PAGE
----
As extra-legal housing is one of the most voluminous and profitable segment of the informal sector, we can expect a relatively high degree of institutionalization. The terms ‘spontaneous settlements’ and ‘clandestine subdivision’ suggest that urban land is just there for the taking of enterprising individuals and families. This picture is misleading. Even for the most modest demands, a parcel of land has to fulfil two minimal conditions to be suitable: accessibility (some public transport) and a source of water. To be attractive, it has to be located not too far from the places of employment, i.e. industrial and commercial centres. If idle land of such qualities does exist, it is as a rule hazardous. Places like mountain slopes and riverbanks put their inhabitants at physical risk, especially in the tropics where rains come in seasons. Residents of dumpsites and heavily polluted industrial areas are not much better off. If a suitable site is vacant because it is held back for speculation purposes, the owner will use all means available to evict unwanted occupants.
Less marginal locations in the city usually have a price tag attached to them. Even sidewalk dwellers in India or the Philippines have to pay regular fees to policemen or syndicates. Denis Murphy, one of the most experienced practitioners in the area of housing problems in Asia, comes to the sobering conclusion that ‘there is no free squatting’ (1993: vii; cf. Berner 1997: 69f.). Pal Baross’s (1983) distinction between non-commercial and commercial articulation of illegal land supply becomes, thus, questionable. Where traditional, patronage-based systems of land allocation exist they are often losing significance or becoming commercialized themselves (see for instance Payne 1997: 6ff.; van Lindert and van Westen 1991).
Like in the rest of the informal sector, definition of extra-legal subdivision is basically residual: Transactions in the informal land marked are not controlled and registered by the authorities. This implies that houses are built without permits and their quality as well as the provision of infrastructure may be below regular standards, which is precisely what makes them affordable for low-income groups: ‘It is their ability to cut corners–and costs–which has helped the commercial subdividers to expand their operations and to provide plots which are more appropriate, affordable and easily available than any other housing option’ (Payne 1989: 2). The land subject to extra-legal subdivision is often zoned for other purposes, e.g. agricultural, recreational or natural reserve. It is obvious that most land suitable for this purpose is located at the urban fringe. It cannot be too remote, however, because unlike middle-class suburbanites, the prospective buyers do not have private vehicles and can ill afford high transportation costs in terms of money and time.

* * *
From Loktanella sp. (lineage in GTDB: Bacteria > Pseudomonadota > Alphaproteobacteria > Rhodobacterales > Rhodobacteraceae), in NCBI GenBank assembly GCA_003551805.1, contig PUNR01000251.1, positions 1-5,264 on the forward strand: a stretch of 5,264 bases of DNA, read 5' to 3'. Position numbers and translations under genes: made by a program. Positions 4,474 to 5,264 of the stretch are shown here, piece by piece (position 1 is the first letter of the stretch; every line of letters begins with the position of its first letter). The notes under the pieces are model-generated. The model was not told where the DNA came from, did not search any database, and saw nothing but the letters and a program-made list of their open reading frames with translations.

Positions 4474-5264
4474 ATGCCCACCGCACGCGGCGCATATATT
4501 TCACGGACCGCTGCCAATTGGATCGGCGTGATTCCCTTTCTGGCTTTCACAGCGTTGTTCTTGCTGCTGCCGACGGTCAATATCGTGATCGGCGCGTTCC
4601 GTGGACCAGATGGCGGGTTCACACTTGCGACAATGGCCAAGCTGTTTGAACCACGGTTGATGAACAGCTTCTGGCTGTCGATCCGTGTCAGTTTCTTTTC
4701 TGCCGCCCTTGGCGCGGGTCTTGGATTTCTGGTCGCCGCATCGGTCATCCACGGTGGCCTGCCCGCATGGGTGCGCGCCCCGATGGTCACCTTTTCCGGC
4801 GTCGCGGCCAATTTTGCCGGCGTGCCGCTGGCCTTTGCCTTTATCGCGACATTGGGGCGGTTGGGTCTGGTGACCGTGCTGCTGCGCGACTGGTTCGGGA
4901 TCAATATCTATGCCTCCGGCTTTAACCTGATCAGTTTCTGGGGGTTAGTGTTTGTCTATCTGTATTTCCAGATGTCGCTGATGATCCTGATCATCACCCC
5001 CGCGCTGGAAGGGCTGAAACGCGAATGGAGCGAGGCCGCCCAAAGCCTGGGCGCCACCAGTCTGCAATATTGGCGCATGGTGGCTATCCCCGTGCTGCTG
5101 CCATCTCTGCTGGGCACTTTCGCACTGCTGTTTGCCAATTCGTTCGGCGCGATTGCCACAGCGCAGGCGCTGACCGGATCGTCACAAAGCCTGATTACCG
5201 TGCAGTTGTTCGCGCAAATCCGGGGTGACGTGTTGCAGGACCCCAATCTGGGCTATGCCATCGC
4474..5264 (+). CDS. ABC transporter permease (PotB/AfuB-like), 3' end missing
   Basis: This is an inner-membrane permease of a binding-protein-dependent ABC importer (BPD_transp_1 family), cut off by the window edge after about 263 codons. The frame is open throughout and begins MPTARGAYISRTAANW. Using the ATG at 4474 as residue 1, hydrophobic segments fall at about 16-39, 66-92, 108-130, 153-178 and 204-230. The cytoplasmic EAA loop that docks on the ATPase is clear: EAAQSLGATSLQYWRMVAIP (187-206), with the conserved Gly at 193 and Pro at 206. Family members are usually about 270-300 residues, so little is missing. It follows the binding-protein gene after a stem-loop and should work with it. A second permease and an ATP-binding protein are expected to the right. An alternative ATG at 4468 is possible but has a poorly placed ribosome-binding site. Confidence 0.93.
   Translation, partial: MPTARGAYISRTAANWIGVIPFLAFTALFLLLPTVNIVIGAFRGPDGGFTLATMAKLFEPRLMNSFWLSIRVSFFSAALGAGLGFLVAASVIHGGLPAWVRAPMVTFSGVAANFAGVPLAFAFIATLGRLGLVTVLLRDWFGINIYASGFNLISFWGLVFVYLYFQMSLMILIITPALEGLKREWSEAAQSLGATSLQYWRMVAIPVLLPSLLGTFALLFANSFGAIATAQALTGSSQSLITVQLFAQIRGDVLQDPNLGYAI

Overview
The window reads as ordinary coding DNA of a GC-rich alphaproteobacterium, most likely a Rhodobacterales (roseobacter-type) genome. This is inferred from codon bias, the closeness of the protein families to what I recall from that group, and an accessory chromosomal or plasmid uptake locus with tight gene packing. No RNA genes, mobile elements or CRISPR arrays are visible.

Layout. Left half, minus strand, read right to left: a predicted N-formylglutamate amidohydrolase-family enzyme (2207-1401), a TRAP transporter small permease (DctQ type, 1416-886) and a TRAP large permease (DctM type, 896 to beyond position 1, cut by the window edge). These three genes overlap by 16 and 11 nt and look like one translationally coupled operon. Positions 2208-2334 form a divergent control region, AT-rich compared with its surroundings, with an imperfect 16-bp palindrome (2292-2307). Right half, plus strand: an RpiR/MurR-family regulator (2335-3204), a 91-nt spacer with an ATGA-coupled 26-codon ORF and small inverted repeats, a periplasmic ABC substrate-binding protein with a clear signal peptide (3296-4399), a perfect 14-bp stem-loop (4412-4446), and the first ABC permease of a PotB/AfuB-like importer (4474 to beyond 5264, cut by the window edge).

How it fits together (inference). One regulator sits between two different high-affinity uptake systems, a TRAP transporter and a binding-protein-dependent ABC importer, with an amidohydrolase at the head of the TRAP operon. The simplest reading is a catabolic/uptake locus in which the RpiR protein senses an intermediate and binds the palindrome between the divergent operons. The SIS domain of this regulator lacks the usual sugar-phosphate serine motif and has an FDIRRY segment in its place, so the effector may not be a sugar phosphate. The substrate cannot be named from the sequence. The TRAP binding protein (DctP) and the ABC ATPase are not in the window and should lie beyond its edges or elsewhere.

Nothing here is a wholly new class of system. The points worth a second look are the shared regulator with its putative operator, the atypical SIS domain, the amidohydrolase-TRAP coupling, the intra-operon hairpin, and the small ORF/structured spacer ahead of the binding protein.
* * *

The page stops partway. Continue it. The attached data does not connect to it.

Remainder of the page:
Apart from these common characteristics, there are notable differences in the legal status of settlements. Baken and van der Linden observe a ‘continuum of subdivisions, ranging from almost, or partly, legal to completely clandestine’ (1992: 29). Private land owners may themselves act as developers and sell or rent out parcels. This procedure can be seen as semi-legal as property rights are not violated. Moreover, this type of ‘tolerated invasion’ is beneficial for all parties involved. The settlers find shelter and relative security of tenure at an (at least initially) modest rate; they accept in turn that infrastructure is at best minimal, at worst non-existent, and they have to develop the place by their own devices. The owners not only derive a short-term profit from rent or sales; tenants convert barren hillsides, marginal fields or swampy marshes into housing land, thereby increasing their value and creating a fait accompli for future zoning. As the land owners usually keep the formal title, they can later capitalize the value added (Berner 1997: 143ff.).
In the course of commercialization of urban land markets, the conversion business is increasingly being taken over by professional, tightly organized syndicates than combine the roles of entrepreneurs and regulators, and make huge profits out of the housing needs of low-income groups (Amis 1984; Payne 1989). In order to do so they have to be capable of establishing effective control over a suitable piece of land. Like the whole phenomenon of extra-legal subdivision, the strategies of squatter syndicates vary between places and over time. Outright land-grabbing against the expressed will of the legal owner appears to be rare, except in cases where the syndicates have political backing (Baken and van der Linden 1992: 23; Turkstra 1998: 20). Especially in the case of public land, local administrators, police officers and or military personnel almost invariably have a hand in the syndicates–either actively or as recipients of bribes. ‘In the extreme, politicians and officials manipulate the regulations to create artificial shortages and drive people towards the informal sector, which may then be supplied by the public officials acting as private developers but using public land’ (Jones 1996: 250).5 Depending on culture and legal system, local strongmen like chiefs (who in parts of Africa have the traditional right to decide on land use) or party officials (who play the same role in some former socialist countries) may also hold stakes.
Developers’ initial investment in infrastructure is restricted to the most basic needs. As we have indicated above, one such necessity is accessibility as people have to get to and from their place of work. As basic access road will attract suppliers of public transport, e.g. communal taxis, tricycles or trishaws (often unregistered themselves); in some countries people accept to walk long ways so that a pathway is sufficient. The second precondition is a source of water for which some faucets are set up, a deep well is drilled or at least a delivery service organized. Illegal electricity taps are not uncommon. Environmental concerns, e.g. with sanitation and garbage removal, are obviously not high on the list of priorities.